A number of bands have released cover versions of My Back Pages over the years, most notably the Byrds in 1967 on their Younger Than Yesterday album and next to the ensemble version above, the Byrds’ release is my favorite.

I was listening to Younger Than Yesterday this morning in the shop, the neighbor kid asked "What's this crap?" I thought about stapling his lips together - yes, yes, I know there are laws about stapling an obnoxious kid's lips together, so I gave some thought to more humane methods such as gorilla tape or super glue.

In the end I settled for turning up the volume until I couldn't hear the little cretin anymore.


  1. Yeah, I'd heard about the FEMA prisons from that purveyor of truth Glen Beck. I recommend you watch the first X-Files movie for more details. Glen Beck must have been an extra, or watched the movie, or maybe he's an alien himself.

    And the Birthers (they who claim Obama wasn't born in the US) got a boost from Lou Dobbs today on CNN. Good lord, they've let more of the inmates loose from the asylums.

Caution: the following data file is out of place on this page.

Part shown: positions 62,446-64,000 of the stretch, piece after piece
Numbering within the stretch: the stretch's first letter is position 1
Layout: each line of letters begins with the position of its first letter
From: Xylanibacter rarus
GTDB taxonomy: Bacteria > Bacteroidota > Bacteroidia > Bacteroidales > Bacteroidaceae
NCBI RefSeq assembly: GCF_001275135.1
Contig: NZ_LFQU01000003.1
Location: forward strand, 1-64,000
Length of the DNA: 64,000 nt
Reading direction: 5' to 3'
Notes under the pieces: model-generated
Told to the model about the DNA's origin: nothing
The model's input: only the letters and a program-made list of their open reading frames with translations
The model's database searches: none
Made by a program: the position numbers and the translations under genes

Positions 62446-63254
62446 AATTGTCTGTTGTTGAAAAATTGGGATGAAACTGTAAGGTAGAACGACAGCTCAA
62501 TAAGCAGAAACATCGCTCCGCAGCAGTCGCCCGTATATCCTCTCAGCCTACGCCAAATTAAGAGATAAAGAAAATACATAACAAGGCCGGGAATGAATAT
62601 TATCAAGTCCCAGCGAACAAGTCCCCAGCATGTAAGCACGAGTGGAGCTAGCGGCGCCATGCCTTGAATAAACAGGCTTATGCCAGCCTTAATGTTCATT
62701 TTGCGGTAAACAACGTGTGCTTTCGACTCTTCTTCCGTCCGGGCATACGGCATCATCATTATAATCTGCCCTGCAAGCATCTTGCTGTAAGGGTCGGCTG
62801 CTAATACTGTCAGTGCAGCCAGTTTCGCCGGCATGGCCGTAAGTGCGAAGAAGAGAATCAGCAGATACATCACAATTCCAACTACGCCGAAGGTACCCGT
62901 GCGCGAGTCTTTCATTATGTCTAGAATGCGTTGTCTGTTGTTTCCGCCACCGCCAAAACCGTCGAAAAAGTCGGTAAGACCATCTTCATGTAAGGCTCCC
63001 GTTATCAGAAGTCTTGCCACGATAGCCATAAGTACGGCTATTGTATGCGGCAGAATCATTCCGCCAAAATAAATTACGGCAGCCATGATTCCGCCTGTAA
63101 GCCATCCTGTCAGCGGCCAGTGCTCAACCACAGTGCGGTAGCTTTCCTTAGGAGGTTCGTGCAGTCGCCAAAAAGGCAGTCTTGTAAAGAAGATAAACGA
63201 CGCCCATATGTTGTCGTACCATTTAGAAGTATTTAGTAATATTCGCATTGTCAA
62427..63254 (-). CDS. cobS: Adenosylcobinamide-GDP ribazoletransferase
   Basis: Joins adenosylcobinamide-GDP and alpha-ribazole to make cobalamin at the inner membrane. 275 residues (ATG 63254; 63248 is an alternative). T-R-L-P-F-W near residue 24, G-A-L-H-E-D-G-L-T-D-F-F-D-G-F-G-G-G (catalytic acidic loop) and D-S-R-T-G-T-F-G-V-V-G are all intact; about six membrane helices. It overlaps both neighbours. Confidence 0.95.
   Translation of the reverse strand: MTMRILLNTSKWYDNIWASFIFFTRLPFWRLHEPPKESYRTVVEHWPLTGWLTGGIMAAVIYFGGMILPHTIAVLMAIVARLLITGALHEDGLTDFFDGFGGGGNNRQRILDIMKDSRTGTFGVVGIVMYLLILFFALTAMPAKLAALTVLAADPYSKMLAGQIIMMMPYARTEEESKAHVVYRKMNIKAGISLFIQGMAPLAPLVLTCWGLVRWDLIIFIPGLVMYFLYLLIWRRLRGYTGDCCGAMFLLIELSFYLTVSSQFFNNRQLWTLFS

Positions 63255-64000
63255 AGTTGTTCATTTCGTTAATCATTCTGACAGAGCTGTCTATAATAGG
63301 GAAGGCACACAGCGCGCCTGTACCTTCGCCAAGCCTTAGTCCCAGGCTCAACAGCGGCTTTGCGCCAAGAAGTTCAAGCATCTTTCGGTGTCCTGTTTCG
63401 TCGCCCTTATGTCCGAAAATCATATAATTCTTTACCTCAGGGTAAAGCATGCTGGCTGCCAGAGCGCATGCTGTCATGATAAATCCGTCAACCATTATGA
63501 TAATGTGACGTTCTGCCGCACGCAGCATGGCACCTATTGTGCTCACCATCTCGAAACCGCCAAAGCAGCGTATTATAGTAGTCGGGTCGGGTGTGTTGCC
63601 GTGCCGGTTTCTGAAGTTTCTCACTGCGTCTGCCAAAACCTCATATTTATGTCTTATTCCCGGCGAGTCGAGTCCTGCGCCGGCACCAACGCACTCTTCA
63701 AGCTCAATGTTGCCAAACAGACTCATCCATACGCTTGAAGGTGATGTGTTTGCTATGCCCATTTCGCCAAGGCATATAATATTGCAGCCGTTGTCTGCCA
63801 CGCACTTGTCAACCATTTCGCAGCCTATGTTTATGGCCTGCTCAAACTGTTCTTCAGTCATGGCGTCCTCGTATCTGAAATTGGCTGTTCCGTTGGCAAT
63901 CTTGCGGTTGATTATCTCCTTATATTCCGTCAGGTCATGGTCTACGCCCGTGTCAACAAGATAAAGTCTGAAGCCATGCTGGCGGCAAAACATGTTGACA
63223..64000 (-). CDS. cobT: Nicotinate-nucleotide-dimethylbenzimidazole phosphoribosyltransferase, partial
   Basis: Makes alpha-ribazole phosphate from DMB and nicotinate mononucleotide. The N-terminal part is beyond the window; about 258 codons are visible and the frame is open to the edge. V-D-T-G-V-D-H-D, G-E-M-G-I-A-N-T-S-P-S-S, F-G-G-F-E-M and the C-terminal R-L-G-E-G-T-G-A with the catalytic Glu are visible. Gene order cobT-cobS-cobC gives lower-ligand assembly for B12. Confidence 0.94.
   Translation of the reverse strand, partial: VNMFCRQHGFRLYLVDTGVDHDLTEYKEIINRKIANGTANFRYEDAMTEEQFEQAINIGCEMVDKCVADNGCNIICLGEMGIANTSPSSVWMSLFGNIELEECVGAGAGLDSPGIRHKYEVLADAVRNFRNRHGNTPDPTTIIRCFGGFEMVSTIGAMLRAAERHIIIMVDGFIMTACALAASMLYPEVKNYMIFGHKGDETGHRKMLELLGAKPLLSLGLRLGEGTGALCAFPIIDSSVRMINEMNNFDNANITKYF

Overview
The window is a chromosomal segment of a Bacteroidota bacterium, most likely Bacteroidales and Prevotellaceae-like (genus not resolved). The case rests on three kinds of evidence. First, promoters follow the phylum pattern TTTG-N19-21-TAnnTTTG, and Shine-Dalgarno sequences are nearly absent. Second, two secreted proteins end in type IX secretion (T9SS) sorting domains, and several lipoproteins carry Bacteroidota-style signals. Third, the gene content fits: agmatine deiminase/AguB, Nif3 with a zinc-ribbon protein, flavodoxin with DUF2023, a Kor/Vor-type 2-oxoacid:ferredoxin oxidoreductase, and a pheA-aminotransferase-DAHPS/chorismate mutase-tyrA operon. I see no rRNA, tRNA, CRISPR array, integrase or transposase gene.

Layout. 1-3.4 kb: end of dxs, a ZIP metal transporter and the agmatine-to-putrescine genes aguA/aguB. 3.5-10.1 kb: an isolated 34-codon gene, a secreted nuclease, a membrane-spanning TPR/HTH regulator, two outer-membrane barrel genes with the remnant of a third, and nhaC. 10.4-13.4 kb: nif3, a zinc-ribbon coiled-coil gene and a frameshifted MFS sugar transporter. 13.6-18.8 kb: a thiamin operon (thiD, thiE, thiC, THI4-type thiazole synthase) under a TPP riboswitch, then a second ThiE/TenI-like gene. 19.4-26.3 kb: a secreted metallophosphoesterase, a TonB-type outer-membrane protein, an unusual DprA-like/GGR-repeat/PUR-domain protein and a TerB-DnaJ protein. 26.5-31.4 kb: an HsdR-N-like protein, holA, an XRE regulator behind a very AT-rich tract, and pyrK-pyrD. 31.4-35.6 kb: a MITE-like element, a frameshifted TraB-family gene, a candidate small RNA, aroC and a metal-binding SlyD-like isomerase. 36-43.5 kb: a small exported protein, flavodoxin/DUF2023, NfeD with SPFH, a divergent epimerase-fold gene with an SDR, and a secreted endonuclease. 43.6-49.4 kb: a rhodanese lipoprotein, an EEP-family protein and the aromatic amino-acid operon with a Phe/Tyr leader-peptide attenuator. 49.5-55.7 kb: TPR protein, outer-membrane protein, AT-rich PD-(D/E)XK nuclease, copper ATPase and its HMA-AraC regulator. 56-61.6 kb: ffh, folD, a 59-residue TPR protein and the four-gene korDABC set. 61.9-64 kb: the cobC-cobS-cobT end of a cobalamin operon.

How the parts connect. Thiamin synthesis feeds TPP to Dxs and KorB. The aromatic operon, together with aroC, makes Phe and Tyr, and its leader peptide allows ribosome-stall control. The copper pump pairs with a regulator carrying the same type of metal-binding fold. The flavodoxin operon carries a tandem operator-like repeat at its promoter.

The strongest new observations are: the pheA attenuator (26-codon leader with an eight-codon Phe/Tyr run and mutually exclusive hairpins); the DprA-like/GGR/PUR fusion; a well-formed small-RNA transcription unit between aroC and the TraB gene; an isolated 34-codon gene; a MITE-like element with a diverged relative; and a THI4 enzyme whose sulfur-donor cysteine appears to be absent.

You actually had an obnoxious neighbor kid in your shop? Wow. ShopKat must be falling down on the job.

  2. I don't see an issue with stapling the kid's lips together. What jury would convict you?

    Tom Pretty? Not with those lizard lips!

  3. Tom Pretty, heh heh. How's that for a typo? Fixed.

    And I don't actually let the kid in the shop, he stands in the open high bay and watches me work and makes comments on things I should be doing. Mostly I ignore him. He's about five or so and his dad is in Iraq for a year, so I try to make allowances. Basically though everything is either "crap" or "stupid."

  4. "everything is crap or stupid"

    Well, YEAH. I mean, he's FIVE. That's about all the choices there are. (grin)